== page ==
loyalty, the library, and you the librarian

I’ve been sort of sitting on this story for a few weeks because I was hoping someone would do a more comprehensive “here’s what really happened” post about it, but maybe that’s not going to happen. The loose outline is this, from American Libraries. Library worker notices patron looking at material online that she suspects is not just offensive but illegal. Her supervisor tells her to give the patron (who is deaf/mute and may have developmental disabilities) a note telling him to stop, which she does. The next day she decided to alert the police who come and arrest the man and seize the library computer. The library worker revealed her part in the arrest to her supervisor. Soon thereafter, the library worker was fired right before her probationary period as a library employee was up. The county says the two events — the arrest of the patron and the firing — were unrelated. Privacy laws prevent this assertion from being tested one way or the other which is one of the things that makes this situation so vexing from a “what really happened” perspective. The library worker is suing. Here are a few more articles on the subject.

I really wish ALA had come out and made some sort of a statement on this, but I’m not sure what it would have said. For what it’s worth, I have not seen anyone leap to the defense of the library administrator/firing except in a “we don’t have all the facts” sort of way.

To me, the way this differs from the standard USA PATRIOT Act computer seizures and reporting is that in this case the assertio was that a crime was being committed. So, while going on fishing expeditions and seizing computers because you think someone might be doing something illegal is something that a library has the right to object to, saying “this patron is breaking the law in the library” is a different story altogether. I think even talking about child pornography issues online is difficult and complicated — an amusing side note is seeing which comments forms on the web people can’t type the word “porn” into — and intellectual freedom issues are tricky in a different way. I’m sorry this library assistant didn’t get better guidance and I’m sorry this is being tried in the media in sensationalist ways.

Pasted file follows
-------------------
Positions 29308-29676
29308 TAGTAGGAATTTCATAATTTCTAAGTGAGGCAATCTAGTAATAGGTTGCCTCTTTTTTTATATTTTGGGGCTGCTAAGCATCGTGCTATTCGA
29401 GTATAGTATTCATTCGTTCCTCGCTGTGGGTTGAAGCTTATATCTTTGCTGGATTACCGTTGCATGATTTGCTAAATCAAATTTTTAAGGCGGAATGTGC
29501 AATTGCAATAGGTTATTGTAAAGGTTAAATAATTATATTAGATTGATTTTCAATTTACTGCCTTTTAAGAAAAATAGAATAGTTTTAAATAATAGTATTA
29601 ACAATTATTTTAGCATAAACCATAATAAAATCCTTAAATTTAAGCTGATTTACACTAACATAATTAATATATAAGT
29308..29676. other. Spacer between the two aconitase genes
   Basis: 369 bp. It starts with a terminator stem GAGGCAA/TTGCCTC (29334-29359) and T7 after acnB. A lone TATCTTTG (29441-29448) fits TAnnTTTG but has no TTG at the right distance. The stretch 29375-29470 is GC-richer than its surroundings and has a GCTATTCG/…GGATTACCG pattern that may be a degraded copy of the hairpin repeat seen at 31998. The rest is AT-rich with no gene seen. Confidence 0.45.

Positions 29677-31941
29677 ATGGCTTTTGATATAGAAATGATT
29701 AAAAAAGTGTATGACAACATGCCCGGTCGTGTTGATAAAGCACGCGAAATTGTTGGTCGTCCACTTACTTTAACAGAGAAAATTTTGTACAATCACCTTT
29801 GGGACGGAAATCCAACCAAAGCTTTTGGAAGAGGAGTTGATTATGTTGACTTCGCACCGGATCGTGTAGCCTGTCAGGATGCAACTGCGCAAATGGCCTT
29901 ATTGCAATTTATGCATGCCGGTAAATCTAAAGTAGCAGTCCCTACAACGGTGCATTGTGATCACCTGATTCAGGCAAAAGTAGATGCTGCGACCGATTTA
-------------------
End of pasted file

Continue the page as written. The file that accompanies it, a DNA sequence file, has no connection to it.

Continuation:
8 Responses to “loyalty, the library, and you the librarian”

  1. Beth Says:

    It has to be a violation of procedure for a probationary library assistant to call the police whenever she feels like it. No lives were in danger and she could have gone through the proper channels to alert the authorities, or if the library allows, to remove the patron from the library. To go from a note to calling the police, especially when the patron has other issues seems like the real problem.

  2. jessamyn Says:

    That’s a good point Beth. I notice that Library Journal added a retraction to their original article that had stated she was a librarian and not a library assistant. It’s really unclear what other procedures were in place that were or were not followed and while I toally respect that privacy laws keep us from having a fuller understanding of this whole series of events, it just seems like the pat answer “librarian fired because she called the cops on a criminal!” leaves out so much.

  3. SovietBear Says:

    One of two issues at hand:

    1) If her supervisor was not going to take further action/turn a blind eye to the problem, the library assistant had a sort of moral duty to report criminal behavior to the police. I find it bothersome that for a criminal activity, the supervisor had a lower-level employee draft a note and deliver it instead of doing it themselves. That’s sloppy management.

    2) If the library assistant disregarded procedure in this instance, there is probably a reasonable change they were equally cavalier about other library policies and procedures. Several of these could lead to a very justified termination.

    2a) I’m surprised she was able to get ahold of the police. I usually just get Stuart Copeland’s voicemail.

  4. sarah Says:

    First, I am a librarian I am not one of the crazy pro-family people who have been quick to jump on this. (That is not to say I am anti-family either.)

    Viewing child pornography is illegal. Period. Just like stealing a person’s purse is illegal. People cannot do illegal things within the library and it is the duty of the staff to act upon and call the police when a crime has been committed. A simple note is not the way to handle an illegal activity. To say that “No lives were in danger” is false. The children who were exploited were (maybe still are) in danger. A person who has had the purse stollen in the library would not be in danger, but the staff call the cops for that crime.